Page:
Maryland Bar Bulletin
Publications : Bar Bulletin : April 2006

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The Big Comeback

~Returning or rebuilding, champions are forged in the 2006 MSBA Mock Trial Competition; the second in a three-part series~

As MSBA's 2006 Mock Trial Competition barrels towards the Robert C. Murphy Court of Appeals in Annapolis, Maryland – the home of the program's State Semi-Finals and Finals on April 27 and 28 – the playoff field seems quite deep as relative newcomers are paired against seasoned veterans.

Stephen Decatur High School from Worcester County won the First Circuit's championship while neighboring Wicomico County sends James M. Bennett High School to the playoffs as the representative of the Second Circuit; 2004 State Champion Park School enters the playoffs as the winner of the Third Circuit and 2003 State Champion Elizabeth Seton High School comes in fresh off a Seventh Circuit championship; Allegany High School upset favored Bishop Walsh High School for the Fourth Circuit's championship and Severna Park High takes part in the competition as the Fifth Circuit winner.

The most notable veteran team left in the competition is defending State Champion (and 2006 winner of the Sixth Circuit) Richard Montgomery High School. The ever-so proficient team is scheduled to match up against Baltimore City College High, champion of the Eighth Circuit. Despite Richard Montgomery's unbounded success within the last decade, to overlook City College may prove to be a season-ending mistake, as they represent the circuit that has had the strongest resurgence.

Once the circuit with most participating teams in State competition, Baltimore City's Circuit fell into a lull in recent years; this year, however, the circuit experienced a Renaissance with seven teams participating – the most in nearly a decade – and two of those teams, The Bryn Mawr School and Baltimore Freedom Academy, fielding a team in the competition for the first time ever. Competing against Bryn Mawr and the Freedom Academy were Gilman, Friends, Roland Park, Boys Latin and City College.

Helping to spark some of the Eighth Circuit's revived participation was MSBA's Citizenship Law-Related Education Program (CLREP) for the Schools of Maryland, which organizes the annual mock trial program.

"We [CLREP] make a concerted effort with the City schools every year to get them involved in our programs," notes Shelley Wojciechowski, Assistant Director of CLREP, "and mock trial is the most difficult one [to get schools to participate in]."

City schools are more reluctant to participate in the mock trial program due to a perceived lack of interest on the part of students – which was the case for Baltimore Polytechnic Institute dropping its team approximately five years ago. Another setback for schools taking part in the program is the lengthy season for mock trial, which overlaps with several sports' seasons, thus eliminating student athletes from participating.

Furthermore, the lack of financial support for the program's necessities, such as transportation, adds to the growing obstacles. For example, the Teacher-Coaches for City College and the Freedom Academy (the only two public schools participating in the mock trial competition) had to transport their teams to each match and then back to the students' homes.

"You can't fault the schools; there is just no budget," explains Wojciechowski. "The buy-in is not there. [Teachers and Administrators think the] students won't stay with it."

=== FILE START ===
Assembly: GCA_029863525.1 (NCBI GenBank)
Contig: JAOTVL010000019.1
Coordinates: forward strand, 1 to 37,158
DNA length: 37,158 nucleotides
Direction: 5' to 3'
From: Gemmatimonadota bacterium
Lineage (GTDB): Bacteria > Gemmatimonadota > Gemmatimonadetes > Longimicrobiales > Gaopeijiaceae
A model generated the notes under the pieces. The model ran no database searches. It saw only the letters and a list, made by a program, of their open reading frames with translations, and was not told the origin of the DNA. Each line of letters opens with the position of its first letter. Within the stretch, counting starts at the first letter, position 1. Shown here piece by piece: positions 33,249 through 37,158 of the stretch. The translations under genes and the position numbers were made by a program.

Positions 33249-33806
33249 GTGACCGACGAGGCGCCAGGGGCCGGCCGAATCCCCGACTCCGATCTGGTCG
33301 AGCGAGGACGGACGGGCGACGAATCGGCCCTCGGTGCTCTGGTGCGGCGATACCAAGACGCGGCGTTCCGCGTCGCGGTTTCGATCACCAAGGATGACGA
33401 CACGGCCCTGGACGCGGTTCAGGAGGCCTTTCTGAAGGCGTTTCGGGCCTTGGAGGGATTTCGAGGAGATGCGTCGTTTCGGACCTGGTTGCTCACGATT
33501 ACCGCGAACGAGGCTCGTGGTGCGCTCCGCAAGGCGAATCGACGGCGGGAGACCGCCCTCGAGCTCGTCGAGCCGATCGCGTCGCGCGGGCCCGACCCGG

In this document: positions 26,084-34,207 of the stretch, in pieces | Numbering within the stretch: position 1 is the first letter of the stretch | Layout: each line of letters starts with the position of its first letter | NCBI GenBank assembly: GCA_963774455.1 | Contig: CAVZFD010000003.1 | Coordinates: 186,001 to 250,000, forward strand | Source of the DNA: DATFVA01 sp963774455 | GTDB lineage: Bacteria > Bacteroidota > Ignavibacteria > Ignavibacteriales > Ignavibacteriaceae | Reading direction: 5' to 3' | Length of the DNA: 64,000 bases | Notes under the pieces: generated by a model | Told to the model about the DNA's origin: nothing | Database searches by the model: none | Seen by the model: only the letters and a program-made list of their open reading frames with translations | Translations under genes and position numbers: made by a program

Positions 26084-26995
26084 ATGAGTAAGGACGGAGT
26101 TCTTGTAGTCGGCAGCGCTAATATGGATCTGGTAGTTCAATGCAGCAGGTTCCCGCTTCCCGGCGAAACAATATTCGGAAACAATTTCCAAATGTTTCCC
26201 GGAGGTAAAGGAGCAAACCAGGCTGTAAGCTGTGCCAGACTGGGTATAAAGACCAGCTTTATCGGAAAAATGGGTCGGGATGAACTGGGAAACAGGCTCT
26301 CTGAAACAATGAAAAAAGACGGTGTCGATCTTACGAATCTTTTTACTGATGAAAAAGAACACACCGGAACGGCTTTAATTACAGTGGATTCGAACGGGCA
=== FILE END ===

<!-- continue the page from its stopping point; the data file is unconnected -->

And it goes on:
Yet, there are schools in the circuit which are eager to become involved in a program that promotes critical thinking skills and team concepts to its students. The Freedom Academy, which opened in 2003, has been interested in the programs since day one but had to allow for its student body to build before it could field a competitive team.

"We make it not about the competition but about developing skills to get better at the competition," says Tiffany Harvey, co-coach for the Freedom Academy and a third-year law student at the University of Maryland.

Harvey – along with Moyan Kettle, also a third-year law student at the University of Maryland – came to the school last year as a volunteer teacher in the Juvenile Education Clinic. Both began teaching Criminal Law and have moved to teaching Mock Trial Advocacy. The class consists of 20 students, all of whom participate on the mock trial team. For the first year of competition, the teachers feel that big strides have been made for not only the students, but themselves as well.

"The kids understand the concepts and effort and time you need to put into each case; each part of the trial is getting better as we progress," notes Harvey. "Plus, I'm getting the opportunity to see how to communicate what we do at law school to kids."

Despite going 0-6 in competition, Harvey and Kettle have plenty to look forward to in 2007. Due to the Freedom Academy's youth on the team (the school currently only has ninth-, tenth- and eleventh-grade, with twelfth to be added in the fall of 2006), this year's participants are gaining experience that will be a valuable asset come next year's competition.

While Freedom Academy's success is quite profound for both the school and the Mock Trial Competition, CLREP continues to look forward. According to Wojciechowski, the organization will attempt to increase school participants by one each year, and slowly rebuild the Baltimore City Circuit back into the powerhouse of old.

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Publications : Bar Bulletin: April 2006

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